Safety

The number of treatment-emergent adverse events and the proportion of patients reporting at least one event were comparable between the placebo and amisulpride groups (table 3). No deaths or withdrawals attributable to toxicity occurred. There were 17 serious adverse events in 14 patients, distributed evenly between the groups. Only nausea and vomiting occurring more than 24 h after dosing, flatulence, constipation, headache, infusion site pain, and pruritus were reported by 5% or more patients in any group. Unexpected or clinically relevant changes in hematology or clinical chemistry parameters were extremely infrequent in all groups.

Table 3.

Treatment-Emergent Adverse Events*

Treatment-Emergent Adverse Events*
Treatment-Emergent Adverse Events*

Discussion

A single 10-mg dose of intravenous amisulpride was significantly more effective than placebo at treating established postoperative nausea or vomiting in patients who had received prior postoperative nausea or vomiting prophylaxis with one or more agents of a different pharmacologic class, and was not associated with any more toxicity than a placebo injection. A 5-mg dose was not significantly superior to placebo. To our knowledge, only three prospective, randomized treatment trials involving patients failing standard prophylaxis have previously been published,13–15  none of which demonstrated clinical effectiveness for the agents tested. Because of the current lack of any appropriately safe and effective agent for postoperative nausea or vomiting rescue, we considered a placebo-controlled trial to be a scientifically and ethically justifiable design for this trial.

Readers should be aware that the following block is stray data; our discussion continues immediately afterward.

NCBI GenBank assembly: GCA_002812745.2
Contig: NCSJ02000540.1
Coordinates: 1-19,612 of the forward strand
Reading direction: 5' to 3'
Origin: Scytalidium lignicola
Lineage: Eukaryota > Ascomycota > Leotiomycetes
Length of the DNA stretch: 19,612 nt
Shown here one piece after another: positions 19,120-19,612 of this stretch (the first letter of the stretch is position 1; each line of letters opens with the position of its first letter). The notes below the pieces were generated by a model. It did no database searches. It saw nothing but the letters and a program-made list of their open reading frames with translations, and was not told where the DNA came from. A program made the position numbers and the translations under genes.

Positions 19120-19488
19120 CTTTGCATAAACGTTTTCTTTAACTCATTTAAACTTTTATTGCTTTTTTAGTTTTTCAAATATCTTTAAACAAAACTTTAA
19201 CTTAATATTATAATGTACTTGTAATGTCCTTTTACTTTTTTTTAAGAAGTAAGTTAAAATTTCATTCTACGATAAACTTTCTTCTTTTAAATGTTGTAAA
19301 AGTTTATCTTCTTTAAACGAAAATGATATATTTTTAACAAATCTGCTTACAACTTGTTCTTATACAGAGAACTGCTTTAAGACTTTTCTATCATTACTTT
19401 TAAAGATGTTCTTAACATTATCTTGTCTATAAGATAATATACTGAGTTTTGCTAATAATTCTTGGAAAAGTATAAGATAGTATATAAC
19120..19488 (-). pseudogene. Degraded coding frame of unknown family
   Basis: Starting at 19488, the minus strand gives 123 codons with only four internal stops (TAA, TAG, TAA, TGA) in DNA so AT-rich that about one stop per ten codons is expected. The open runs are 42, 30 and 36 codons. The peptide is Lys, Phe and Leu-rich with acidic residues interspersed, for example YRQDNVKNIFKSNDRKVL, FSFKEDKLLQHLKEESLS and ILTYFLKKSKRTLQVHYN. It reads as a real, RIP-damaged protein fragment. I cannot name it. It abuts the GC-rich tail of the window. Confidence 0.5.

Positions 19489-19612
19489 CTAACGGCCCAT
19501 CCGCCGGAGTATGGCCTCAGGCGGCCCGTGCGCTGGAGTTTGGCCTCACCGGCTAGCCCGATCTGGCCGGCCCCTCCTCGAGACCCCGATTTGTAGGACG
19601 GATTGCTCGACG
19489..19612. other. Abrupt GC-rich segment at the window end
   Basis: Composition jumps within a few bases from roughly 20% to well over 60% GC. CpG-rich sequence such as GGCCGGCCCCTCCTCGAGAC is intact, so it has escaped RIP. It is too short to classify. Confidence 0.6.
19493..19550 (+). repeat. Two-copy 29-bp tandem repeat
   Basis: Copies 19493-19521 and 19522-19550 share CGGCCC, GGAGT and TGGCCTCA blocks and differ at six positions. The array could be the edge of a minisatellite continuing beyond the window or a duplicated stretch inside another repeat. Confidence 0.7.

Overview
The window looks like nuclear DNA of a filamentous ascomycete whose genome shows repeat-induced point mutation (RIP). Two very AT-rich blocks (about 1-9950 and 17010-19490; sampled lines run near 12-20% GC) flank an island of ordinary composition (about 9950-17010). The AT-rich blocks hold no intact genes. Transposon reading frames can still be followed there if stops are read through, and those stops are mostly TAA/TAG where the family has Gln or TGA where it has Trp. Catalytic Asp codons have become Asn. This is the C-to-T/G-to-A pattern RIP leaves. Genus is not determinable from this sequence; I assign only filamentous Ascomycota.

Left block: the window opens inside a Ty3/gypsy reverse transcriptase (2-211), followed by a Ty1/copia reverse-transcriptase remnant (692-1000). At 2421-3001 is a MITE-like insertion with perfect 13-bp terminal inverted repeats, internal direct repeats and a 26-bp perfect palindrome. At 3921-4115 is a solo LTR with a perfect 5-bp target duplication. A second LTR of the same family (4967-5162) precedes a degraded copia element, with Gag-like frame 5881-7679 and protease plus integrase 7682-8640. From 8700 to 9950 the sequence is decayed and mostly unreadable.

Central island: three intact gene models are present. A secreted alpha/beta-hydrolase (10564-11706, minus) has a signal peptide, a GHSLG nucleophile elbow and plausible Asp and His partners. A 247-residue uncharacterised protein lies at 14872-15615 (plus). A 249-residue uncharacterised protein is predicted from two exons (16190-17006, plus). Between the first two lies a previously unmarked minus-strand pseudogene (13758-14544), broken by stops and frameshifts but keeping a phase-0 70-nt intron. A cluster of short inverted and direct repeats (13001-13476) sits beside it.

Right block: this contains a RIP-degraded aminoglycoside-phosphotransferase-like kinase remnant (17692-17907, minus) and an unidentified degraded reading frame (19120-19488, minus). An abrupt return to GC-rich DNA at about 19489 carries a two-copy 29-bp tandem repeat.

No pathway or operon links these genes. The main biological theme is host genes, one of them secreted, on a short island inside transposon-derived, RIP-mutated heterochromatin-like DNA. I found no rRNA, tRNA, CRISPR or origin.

Amisulpride had a rapid onset of action, shown by the immediate separation of the Kaplan–Meier curves. This is clinically important because rapid resolution of nausea and vomiting can enable earlier patient mobilization and discharge from the highly resource-intensive PACU, offering benefits to both patients and healthcare institutions.10  The 20% difference between amisulpride and placebo success at time points in the first 6 h may therefore be as relevant as the difference in 24-h success rates. We cannot draw firm conclusions as to whether any differences were associated with genuine reductions in length of PACU or overall hospital stay in this study, as we did not prespecify statistical testing of those outcomes, but this is clearly an area which merits further investigation.